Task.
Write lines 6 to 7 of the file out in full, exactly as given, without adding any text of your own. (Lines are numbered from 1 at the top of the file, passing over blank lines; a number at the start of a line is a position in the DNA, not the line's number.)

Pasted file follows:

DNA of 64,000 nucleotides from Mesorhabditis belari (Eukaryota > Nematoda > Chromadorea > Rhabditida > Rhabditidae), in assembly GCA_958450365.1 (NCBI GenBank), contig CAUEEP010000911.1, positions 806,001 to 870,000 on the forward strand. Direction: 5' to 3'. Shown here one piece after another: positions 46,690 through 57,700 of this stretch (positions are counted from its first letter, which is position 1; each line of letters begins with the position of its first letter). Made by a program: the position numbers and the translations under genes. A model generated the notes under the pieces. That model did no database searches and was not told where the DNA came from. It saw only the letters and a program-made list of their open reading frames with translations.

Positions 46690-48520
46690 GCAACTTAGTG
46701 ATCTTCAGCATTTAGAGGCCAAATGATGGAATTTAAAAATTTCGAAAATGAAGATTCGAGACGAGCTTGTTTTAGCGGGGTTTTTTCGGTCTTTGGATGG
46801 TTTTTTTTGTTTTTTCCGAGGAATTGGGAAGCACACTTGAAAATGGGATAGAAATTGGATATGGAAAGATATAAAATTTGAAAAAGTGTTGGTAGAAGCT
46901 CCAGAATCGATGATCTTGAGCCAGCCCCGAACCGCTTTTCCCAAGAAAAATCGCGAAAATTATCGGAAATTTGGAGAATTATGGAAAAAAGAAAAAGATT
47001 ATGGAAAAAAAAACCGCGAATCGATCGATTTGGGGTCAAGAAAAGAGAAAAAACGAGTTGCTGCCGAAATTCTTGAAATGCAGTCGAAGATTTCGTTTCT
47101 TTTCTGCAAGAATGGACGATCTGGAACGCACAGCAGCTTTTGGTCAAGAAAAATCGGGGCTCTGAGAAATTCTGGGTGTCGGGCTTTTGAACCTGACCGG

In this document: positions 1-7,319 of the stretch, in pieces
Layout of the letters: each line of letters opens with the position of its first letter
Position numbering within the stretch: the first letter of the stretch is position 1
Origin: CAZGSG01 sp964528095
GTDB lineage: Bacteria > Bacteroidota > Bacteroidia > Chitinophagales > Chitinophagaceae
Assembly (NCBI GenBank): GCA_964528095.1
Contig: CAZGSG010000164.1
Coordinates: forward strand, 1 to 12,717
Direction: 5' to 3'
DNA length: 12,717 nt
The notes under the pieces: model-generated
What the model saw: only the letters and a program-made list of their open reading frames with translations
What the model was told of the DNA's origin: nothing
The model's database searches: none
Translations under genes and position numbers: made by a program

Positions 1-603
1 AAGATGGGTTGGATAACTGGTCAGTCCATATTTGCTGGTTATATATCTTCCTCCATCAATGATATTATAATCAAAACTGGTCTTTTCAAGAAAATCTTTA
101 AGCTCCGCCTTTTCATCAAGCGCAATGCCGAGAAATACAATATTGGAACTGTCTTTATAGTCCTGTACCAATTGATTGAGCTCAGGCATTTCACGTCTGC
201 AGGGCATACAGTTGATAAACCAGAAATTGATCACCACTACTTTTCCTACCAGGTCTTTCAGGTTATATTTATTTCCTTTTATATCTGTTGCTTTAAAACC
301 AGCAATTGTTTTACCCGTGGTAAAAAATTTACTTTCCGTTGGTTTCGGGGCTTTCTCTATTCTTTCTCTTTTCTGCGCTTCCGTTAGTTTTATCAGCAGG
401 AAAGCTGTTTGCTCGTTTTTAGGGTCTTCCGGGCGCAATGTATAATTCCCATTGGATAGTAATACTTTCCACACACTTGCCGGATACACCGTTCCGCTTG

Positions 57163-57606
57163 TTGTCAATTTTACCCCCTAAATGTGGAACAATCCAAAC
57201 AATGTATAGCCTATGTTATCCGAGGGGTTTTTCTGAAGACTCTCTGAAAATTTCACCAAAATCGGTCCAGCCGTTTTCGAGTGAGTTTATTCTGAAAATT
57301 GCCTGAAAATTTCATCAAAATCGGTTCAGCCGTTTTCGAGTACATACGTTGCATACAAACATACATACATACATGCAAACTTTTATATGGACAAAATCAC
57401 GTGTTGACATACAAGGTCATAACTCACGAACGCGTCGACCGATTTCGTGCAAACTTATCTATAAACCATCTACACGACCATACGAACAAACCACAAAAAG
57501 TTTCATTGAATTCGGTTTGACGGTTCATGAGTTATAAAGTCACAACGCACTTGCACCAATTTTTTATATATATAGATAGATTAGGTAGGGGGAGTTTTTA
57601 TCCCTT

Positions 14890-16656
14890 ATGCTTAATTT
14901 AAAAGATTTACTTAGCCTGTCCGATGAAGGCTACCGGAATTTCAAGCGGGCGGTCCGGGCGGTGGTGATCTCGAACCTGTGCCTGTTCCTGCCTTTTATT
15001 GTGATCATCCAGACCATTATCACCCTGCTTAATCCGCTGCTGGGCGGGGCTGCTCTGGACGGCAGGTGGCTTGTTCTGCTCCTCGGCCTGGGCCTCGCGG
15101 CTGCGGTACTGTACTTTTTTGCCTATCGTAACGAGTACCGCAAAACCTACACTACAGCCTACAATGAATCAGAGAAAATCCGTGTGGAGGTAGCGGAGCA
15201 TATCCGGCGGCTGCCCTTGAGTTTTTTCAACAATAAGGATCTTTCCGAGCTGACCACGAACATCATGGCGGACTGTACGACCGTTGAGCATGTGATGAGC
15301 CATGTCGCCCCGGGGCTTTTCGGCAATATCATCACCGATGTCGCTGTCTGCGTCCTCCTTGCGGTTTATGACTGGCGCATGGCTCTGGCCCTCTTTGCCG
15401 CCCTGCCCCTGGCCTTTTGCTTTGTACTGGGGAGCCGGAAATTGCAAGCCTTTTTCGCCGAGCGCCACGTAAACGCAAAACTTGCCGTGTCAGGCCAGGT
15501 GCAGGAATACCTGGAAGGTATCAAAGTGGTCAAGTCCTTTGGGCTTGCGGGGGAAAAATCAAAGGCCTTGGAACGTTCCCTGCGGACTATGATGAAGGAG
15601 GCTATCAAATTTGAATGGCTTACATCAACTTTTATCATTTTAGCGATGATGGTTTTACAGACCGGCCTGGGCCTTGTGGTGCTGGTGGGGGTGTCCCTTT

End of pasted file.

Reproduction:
46901 CCAGAATCGATGATCTTGAGCCAGCCCCGAACCGCTTTTCCCAAGAAAAATCGCGAAAATTATCGGAAATTTGGAGAATTATGGAAAAAAGAAAAAGATT
47001 ATGGAAAAAAAAACCGCGAATCGATCGATTTGGGGTCAAGAAAAGAGAAAAAACGAGTTGCTGCCGAAATTCTTGAAATGCAGTCGAAGATTTCGTTTCT